On the one hand, imports are seen as beneficial in that they allow a country to enjoy the benefits of INTERNATIONAL TRADE (obtaining goods and services at lower prices), but on the other hand, as indicated by (b) above, detrimental because they reduce income and output. It is important to maintain a balance between imports and exports. Imports are beneficial, provided that they are matched by exports - i.e. ‘lost’ income on imports is restored by income ‘gained’ on exports to maintain domestic income and output levels, and, as indicated by (a) above, imports are financed by exports to preserve a BALANCE OF PAYMENTS EQUILIBRIUM.

Fig. 84 gives details of the product composition and geographical distribution of UK (merchandise) goods imports in 2003. See Fig. 68 , EXPORT entry, for comparable export data. See BALANCE OF PAYMENTS, INTERNAL-EXTERNAL BALANCE MODEL, GAINS FROM TRADE, IMPORT PENETRATION, IMPORT RESTRICTIONS, IMPORT SCHEDULE, IMPORT SUBSTITUTION, PARALLEL IMPORT.

References in periodicals archive ?
Put differently, if the exportable sector requires relatively more cash, then the MRS [= (1 + [delta])q] is less than the relative price q, which implies that there is an excessive consumption of importables.
The negative impact on importables should have been even more severe and the benefits to exportables more modest.
1], where [Mathematical Expression Omitted] is usually called the "tariff multiplier," following Jones (1969), since any exogenous shock increasing income results in a higher demand for all goods, including importable goods subject to tariffs.
If all factors of production had been included (and the factor intensity of importables and imports can be assumed to be identical), net trade in the factors weighted by their factor prices ought to differ from zero only by the size of the current account surplus.
2] denote, respectively, the consumption of the exportable and importable commodities.
It is important to point out that the extent of the effect on the equilibrium real exchange rate would depend on whether more of capital inflows are spent on non-tradables as against importables or vice versa.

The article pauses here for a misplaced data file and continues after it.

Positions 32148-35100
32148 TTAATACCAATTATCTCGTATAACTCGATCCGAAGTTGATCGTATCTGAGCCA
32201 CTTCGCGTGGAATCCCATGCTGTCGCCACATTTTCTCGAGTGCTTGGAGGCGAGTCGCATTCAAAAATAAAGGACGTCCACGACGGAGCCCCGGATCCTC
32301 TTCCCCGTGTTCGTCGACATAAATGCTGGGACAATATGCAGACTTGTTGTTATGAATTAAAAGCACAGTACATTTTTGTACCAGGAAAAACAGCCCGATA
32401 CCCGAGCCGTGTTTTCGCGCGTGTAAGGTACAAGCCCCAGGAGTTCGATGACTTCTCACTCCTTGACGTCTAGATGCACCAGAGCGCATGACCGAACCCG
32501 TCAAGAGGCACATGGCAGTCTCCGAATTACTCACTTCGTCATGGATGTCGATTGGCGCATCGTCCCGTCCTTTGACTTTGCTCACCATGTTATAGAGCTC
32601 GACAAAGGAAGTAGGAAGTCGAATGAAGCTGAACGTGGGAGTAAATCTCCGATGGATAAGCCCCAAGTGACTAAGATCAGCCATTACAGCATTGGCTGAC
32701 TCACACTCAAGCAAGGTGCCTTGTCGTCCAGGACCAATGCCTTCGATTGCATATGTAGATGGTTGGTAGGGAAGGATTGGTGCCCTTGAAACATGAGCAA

It is important to point out, that the extent of the effect on the equilibrium real exchange rate would depend on whether more of capital inflows is spent upon nontradables as against importable or vice versa.
This is due to the fact that an increase in the tariff rate will lead to substitution away from importables and towards the non-tradable commodities creating a current account surplus and, thus, causing an appreciation of the real exchange rate.
To capture the realistic features of the economy KW divide the economy into a non-traded goods sector and two traded goods sectors; namely, exportable and importable.
L]] of shadow prices for non-tradeables and importables, [A.
In general, the relative price elasticity [beta] is expected to be non-positive ([beta] < 0) while the elasticity with respect to the activity variable may be either greater or less than one, reflecting the fact that domestic production can increase more or less than consumption of importables as the level of income rises.
In the figure, dd' is the constant utility (or compensated) demand curve for the utility level reached with the tariff, and ss' is the general-equailibrium supply curve (expressed as a relation between relative price of importables and the quantity of them produced domestically along the transformation curve).